Author Topic: 1:72 Supermarine (Type 250) Skylark Mk. I, Irish Army Air Corps, 1938  (Read 469 times)

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Offline Dizzyfugu

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Retro-models seem to be the current hot sh!t - incidently, I just finished a build similar to KiwiZac's P-40A. Here comes the missing link between Spitfire's Type 224 and 300 (the Spitfire): the Type 250, better known as Supermarine Skylark Mk. I, in Irish Armry Air Corps service, 1938, right after the type's service intruduction:


1:72 Supermarine (Type 250) “Skylark Mk. I”, aircraft “50” of the Irish Army Air Corps (IAAC) No. 1 Squadron; Baldonnel (Dublin), late 1938 (What-if/modified Hasegawa kit)
by dizzyfugu, on Flickr



Some background:
The Supermarine Type 250 was a fighter design that responded to the British Air Ministry specification F.5/34 for a new single-seat fighter that was primarily intended to intercept incoming bombers. Five companies responded with proposals, Bristol with the Type 146, Martin-Baker with the M.B.2, Vickers with the Type 279 Venom, Gloster F.5/34 and Supermarine with the Type 250.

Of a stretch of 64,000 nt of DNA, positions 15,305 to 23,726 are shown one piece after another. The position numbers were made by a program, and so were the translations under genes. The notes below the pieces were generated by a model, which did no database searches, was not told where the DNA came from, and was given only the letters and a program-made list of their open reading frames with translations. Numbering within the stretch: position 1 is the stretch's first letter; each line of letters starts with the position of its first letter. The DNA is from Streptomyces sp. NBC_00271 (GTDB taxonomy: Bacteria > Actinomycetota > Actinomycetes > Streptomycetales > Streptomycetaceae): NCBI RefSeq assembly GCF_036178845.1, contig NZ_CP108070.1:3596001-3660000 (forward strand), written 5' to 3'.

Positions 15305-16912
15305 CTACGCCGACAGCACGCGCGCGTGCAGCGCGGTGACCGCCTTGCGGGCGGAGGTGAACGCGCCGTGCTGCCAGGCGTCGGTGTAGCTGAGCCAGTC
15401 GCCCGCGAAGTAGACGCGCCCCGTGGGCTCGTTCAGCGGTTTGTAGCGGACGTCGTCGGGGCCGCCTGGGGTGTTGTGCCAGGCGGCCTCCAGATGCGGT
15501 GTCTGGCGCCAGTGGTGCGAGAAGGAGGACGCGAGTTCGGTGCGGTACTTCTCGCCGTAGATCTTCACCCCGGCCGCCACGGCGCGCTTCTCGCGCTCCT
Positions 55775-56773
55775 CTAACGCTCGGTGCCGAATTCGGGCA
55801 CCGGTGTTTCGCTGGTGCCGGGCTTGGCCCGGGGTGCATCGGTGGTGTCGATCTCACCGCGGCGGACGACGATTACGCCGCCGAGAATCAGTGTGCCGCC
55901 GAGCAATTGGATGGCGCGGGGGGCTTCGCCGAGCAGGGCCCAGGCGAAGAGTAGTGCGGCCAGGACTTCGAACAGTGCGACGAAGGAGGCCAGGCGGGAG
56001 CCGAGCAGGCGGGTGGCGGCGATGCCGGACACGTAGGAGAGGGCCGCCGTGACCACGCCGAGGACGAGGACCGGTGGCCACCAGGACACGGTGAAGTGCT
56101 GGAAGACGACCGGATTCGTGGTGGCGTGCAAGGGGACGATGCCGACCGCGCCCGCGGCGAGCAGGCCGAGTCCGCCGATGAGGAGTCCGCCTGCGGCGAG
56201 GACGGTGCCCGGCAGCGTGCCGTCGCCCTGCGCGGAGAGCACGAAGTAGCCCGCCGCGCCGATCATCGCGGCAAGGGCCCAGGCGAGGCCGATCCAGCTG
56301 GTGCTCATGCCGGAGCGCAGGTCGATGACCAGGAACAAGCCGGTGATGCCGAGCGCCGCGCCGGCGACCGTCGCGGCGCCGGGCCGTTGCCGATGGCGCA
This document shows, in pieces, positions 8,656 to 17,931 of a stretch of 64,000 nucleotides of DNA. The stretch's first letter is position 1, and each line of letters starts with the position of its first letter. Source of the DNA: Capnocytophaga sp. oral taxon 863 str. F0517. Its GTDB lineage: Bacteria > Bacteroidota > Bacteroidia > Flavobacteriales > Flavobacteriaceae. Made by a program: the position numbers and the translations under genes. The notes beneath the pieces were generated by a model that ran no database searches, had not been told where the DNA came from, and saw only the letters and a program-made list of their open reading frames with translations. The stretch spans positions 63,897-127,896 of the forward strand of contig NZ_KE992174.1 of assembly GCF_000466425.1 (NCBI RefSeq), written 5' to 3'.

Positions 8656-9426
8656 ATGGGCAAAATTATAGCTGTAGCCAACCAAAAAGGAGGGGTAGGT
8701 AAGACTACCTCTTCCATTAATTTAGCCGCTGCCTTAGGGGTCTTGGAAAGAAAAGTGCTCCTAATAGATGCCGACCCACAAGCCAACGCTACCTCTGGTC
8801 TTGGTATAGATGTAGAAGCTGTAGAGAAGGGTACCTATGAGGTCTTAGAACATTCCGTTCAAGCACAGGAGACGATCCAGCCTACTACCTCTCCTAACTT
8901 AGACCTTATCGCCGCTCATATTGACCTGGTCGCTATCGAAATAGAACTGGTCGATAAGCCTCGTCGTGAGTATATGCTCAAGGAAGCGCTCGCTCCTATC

The first design of the Type 250 still retained fabric covering on the fuselage and the outer wings. The engine was to be the liquid-cooled Rolls-Royce Kestrel with 520 hp, which drove a wooden fixed-pitch two-blade propeller and featured a ventral radiator and a separate oil cooler under the inner starboard side gull wing, a characteristic feature that helped reduce the length of the fixed, spatted landing gear. The wings already had an elliptic shape that became the trademark of the later Type 300, the legendary Spitfire. The cockpit was semi-enclosed, with open sides and a short spine behind it. Despite the conservative layout, much detail work was invested into structural lightness, a compact and streamlined airframe. Armament consisted of four 0.303" machine guns, a synchronized pair in the fuselage flanks, firing through the propeller disc, and another, unsynchronized pair in the wings just outboard of the gull wing's kink.